Market in Motion Blog


UX: The “Invisible” Elements That Fuel Business

Design, Website 0 Comments

shutterstock_414347209Every time you go to a website or application and can find your way around without thinking about it, a UX, or user experience, professional has done their job. UX is like blinking — it works best when you don’t have to think about it, and when you have to think about it things become clunky and unintuitive.

UX encompasses all aspects of the end-user’s interaction with the company, its services, and its products. This can include everything from the navigability of a website to the ease of scheduling an appointment. Marketers aim for a seamless user experience that keeps their visitors coming back.

Let’s look at three fundamental UX aspects that financial advisors and other service professionals should consider when developing their branding and marketing materials: visual design, information architecture, and usability.

Visual Design

Just like art, the beauty of good design is in the eye of the beholder. But there are some general rules that marketers suggest when looking at the design of their materials, including:

  • Don’t use too many colors, and use colors that match your logo or other marketing materials.
  • Don’t write too much copy, and make the copy you do write concise and informative.
  • Use big, bold images and headers to attract attention to your main points.
  • Populate your pages with plenty of forms and calls to action.
  • Always have your social follow and share buttons prominent on your website.
  • Make smart use of headers and subheaders, as they benefit SEO purposes as well.

These are just a few of the visual design basics. Our website professionals are always studying up on the newest trends and creating themes that align with what users are looking for.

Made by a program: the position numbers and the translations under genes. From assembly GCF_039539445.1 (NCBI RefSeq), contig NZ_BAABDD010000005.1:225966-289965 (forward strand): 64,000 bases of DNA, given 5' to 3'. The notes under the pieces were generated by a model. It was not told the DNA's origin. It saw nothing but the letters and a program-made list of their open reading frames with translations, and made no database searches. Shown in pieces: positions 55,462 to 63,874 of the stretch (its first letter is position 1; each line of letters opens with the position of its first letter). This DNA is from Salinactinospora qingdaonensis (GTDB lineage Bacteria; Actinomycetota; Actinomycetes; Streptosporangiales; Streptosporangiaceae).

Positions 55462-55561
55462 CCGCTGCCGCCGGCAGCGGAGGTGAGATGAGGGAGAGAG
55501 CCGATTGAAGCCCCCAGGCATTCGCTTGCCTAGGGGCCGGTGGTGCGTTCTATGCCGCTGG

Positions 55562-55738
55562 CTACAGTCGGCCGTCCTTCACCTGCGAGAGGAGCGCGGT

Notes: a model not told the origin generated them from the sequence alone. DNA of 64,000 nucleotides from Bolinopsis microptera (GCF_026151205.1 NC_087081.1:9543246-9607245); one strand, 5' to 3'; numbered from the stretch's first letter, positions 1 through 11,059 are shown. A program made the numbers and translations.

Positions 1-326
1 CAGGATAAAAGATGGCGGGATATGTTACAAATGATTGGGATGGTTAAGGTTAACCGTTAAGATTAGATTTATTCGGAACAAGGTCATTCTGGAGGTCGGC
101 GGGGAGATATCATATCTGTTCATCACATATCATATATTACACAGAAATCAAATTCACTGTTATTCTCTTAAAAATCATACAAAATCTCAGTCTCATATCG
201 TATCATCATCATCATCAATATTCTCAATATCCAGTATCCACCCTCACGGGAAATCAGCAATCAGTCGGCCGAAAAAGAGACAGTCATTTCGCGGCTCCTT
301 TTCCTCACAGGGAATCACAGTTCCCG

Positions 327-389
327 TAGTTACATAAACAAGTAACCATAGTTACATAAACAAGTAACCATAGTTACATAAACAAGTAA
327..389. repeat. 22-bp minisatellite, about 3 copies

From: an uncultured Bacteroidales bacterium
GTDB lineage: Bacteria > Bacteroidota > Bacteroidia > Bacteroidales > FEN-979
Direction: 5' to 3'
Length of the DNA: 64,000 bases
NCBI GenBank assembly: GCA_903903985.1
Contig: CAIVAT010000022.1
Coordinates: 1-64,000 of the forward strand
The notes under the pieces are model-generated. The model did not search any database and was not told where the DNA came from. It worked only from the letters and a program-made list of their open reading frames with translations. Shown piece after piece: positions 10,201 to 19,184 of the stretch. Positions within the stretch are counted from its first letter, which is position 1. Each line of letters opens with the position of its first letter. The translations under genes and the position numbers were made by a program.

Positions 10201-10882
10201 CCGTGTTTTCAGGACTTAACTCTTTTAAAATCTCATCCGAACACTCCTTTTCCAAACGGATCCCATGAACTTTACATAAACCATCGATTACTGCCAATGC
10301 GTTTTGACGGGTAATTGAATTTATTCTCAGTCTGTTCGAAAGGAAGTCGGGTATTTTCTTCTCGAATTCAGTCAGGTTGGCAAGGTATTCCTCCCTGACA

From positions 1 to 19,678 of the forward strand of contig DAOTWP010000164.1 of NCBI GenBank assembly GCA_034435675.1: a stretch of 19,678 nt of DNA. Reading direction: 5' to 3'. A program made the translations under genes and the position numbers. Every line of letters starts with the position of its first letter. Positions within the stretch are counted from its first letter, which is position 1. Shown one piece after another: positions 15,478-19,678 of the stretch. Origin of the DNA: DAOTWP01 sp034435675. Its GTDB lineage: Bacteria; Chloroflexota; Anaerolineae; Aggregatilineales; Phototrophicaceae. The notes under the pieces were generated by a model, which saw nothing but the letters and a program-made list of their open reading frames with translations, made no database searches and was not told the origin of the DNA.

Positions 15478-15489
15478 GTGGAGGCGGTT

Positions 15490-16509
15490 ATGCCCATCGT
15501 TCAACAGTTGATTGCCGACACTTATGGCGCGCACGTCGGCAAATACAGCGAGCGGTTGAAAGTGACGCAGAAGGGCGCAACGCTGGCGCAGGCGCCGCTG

Information Architecture

While your site may be the most beautiful on the Internet, it’s only as good as the information it conveys. Navigability, labels, and the hierarchy of information are all important aspects to think about when laying out the information on your site.

For example, most designers stray away from having dropdown menus, or child navigation items, with too many tabs. When a dropdown menu has more than ten items, visitors often lose interest and might even leave the site. Also, make sure the labels in your navigation are clear and self-explanatory.

Another navigation tip is to lay things out in the order that you want them seen. If your primary services are retirement planning and wealth management, it wouldn’t make sense to bury these in some dark corner of your site. Instead, make these services prominent on the home page and in the navigation so they can be easily found.


Usability is the combination of the two concepts above: combining intuitive design aspects with useful information makes it easy for clients and prospects to figure out what they are supposed to do on your site.

Most of our Exclusive themes include what we call rotators, which are large, full-width images that either emphasize one idea or rotate through a few of a customer’s main points. These rotators link to interior pages where a visitor can find more information easily.

Instead of bombarding a visitor with all of the important information right away, our Exclusive themes welcome them in and provide clear steps on how to learn more. This is an example of good usability.

These are a few of the first things marketers think of when considering UX and while there are many more aspects to this ever-changing field, these tips are a good place for service professionals to start when dipping their toes into the world of UX.

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